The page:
Five Big Risks to the Recovery
These five factors could make the smooth recovery a lot more rocky.
* Fiscal policy and imbalances.
* The rapid rate of ascent in interest rates.
* Structural unemployment.
* Sentiment and speculation.
Exploding Packages in Maryland
CNN reports that two packages exploded in a Maryland government building.
Heavy Call Action in Yahoo!
The January 17.50 YHOO calls have traded nearly 36,000 contracts today.
Run, don't walk, to read Zach Karabell's piece on strucutral unemployment in Time Magazine.
Hello, Screwflation, My Old Friend
Screwflation is a theme that I have emphasized lately; it has broad economic, social, political and market implications.
Similar to its first cousin stagflation, screwflation is a period of slow and uneven economic growth, but, in addition, it holds the existence of inflationary consequences that have an outsized impact on a specific group. The emergence of screwflation hurts just the group that authorities want to protect -- namely, the middle class, a segment of the population that has already spent a decade experiencing an erosion in disposable income and a painful period (at least over the past several years) of lower stock and home prices
Public companies, even some of the largest are not immune.
Just look at TGT -- today's victim of screwflation.
Given the domestic economy's reliance on the consumer, there will be many more victims.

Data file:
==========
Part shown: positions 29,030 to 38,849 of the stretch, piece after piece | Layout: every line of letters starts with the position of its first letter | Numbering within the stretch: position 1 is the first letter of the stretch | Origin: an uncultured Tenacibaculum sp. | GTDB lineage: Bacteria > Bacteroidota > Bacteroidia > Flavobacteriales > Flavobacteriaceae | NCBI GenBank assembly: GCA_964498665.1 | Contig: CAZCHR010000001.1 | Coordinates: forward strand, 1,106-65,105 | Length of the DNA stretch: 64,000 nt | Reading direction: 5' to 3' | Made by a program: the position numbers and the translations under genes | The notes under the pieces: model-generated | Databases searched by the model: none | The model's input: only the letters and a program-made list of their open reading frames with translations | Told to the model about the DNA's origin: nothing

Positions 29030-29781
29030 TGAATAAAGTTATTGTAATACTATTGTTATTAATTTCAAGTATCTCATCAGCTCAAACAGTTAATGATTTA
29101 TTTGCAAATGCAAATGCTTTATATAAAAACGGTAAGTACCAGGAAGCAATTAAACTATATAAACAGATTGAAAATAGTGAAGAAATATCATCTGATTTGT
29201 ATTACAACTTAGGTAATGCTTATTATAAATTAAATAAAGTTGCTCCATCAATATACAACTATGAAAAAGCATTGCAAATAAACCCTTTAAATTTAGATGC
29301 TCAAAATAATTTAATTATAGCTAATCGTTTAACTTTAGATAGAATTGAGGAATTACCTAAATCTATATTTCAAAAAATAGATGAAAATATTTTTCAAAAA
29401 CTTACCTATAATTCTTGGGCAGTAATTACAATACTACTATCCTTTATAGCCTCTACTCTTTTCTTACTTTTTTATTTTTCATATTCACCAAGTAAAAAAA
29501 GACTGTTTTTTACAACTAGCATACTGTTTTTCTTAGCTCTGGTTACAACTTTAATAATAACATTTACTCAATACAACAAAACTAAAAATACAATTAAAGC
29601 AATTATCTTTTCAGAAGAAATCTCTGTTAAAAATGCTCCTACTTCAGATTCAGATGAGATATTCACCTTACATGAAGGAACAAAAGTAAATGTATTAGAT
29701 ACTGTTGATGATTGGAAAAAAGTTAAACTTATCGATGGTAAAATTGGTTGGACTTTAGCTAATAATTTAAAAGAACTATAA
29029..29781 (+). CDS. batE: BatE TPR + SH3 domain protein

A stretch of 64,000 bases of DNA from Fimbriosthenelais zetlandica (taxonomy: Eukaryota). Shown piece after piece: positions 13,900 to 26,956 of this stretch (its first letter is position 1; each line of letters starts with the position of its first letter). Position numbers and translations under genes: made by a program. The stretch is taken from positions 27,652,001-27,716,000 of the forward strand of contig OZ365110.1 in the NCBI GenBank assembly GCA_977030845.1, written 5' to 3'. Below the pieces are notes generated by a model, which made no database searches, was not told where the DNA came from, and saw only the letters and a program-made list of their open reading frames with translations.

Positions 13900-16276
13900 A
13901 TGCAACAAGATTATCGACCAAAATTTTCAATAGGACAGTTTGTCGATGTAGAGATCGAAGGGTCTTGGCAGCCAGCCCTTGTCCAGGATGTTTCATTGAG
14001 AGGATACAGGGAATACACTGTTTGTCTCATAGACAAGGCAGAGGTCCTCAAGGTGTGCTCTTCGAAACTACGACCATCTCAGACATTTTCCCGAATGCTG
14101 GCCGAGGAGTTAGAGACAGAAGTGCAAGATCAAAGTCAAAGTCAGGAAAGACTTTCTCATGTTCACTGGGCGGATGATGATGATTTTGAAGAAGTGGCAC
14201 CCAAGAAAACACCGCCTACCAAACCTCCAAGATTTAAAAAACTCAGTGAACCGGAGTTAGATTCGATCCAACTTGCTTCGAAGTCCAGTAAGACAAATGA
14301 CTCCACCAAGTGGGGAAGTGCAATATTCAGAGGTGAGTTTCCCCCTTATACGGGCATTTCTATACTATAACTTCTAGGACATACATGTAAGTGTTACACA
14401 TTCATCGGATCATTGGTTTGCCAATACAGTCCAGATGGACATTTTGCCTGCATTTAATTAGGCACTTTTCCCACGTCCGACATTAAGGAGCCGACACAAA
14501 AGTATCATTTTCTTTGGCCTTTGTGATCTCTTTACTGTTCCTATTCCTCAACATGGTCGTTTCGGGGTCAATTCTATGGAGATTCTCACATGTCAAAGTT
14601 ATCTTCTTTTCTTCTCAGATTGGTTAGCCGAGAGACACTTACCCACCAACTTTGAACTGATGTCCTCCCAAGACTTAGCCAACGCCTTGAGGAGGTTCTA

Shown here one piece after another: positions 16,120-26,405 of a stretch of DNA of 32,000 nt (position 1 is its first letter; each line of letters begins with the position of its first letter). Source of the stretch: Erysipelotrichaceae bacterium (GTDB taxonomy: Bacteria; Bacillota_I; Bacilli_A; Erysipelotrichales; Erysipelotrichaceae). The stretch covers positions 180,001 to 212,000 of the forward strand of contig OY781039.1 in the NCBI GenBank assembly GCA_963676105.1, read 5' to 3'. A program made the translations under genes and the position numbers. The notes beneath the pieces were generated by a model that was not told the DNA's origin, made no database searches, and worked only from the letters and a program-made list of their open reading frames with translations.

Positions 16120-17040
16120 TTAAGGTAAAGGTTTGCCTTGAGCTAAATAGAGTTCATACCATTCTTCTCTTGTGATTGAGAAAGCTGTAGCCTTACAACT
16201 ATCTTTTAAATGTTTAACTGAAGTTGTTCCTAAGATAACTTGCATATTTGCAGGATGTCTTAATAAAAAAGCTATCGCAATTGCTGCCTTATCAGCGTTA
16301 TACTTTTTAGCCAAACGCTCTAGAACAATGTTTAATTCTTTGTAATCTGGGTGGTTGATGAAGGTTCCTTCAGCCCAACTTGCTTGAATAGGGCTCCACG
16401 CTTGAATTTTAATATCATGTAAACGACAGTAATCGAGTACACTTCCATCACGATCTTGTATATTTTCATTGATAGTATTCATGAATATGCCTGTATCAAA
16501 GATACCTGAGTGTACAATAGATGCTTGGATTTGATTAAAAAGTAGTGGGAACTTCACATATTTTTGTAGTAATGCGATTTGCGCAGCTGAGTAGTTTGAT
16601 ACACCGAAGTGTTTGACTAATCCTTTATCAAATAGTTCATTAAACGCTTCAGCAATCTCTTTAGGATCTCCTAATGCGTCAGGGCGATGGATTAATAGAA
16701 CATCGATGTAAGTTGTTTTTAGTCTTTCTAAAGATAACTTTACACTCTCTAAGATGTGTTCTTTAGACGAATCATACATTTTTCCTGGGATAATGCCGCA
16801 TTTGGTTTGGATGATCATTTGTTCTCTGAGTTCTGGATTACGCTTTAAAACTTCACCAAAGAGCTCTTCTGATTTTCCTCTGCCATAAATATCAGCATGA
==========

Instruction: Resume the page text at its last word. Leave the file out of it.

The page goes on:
I continue to question the foundation of growth and the assumption of a smooth and self-sustaining recovery that is so dependent upon the pressured average American consumer.
So, what went wrong with our economic and financial system in the past several years?
Wall Street was at the epicenter of all that went wrong in our economy over the past three years. A small cabal of bankers who created unwieldy, unregulated and unnecessary derivative products, or financial weapons of mass destruction, ended up producing an economic, financial and credit disequilibrium that affected nearly everyone in the audience today. This was done under the not-so-watchful eyes of regulatory agencies and of our government.
Recklessness abounded. How else to explain investment banks that were leveraged to the tune of 35-1, which seems to be the equivalent of playing Russian roulette with five of the six chambers of the gun loaded. If one added up the off-balance sheet liabilities to this leverage, you might as well have filled the sixth chamber with a bullet and pulled the trigger.
America rushed headlong into the twenty-first century without a proper understanding of what economic policies and financial tools were going to be required to prosper in a changing world. For more than two decades, the U.S. economy favored financial speculation over production.
The financial crisis impacted nearly everyone in our country, and, with those derivative products imported by the investment banks, AIG and several large money center banks to other financial institutions around the world, a massive credit crisis ensued, which nearly resulted in an unfathomable collapse in the world's banking system and securities markets.
Household net worths were decimated by the unprecedented stock and home price drops, and, to varying degrees, your parents' ability to help you pay for a college education was hurt.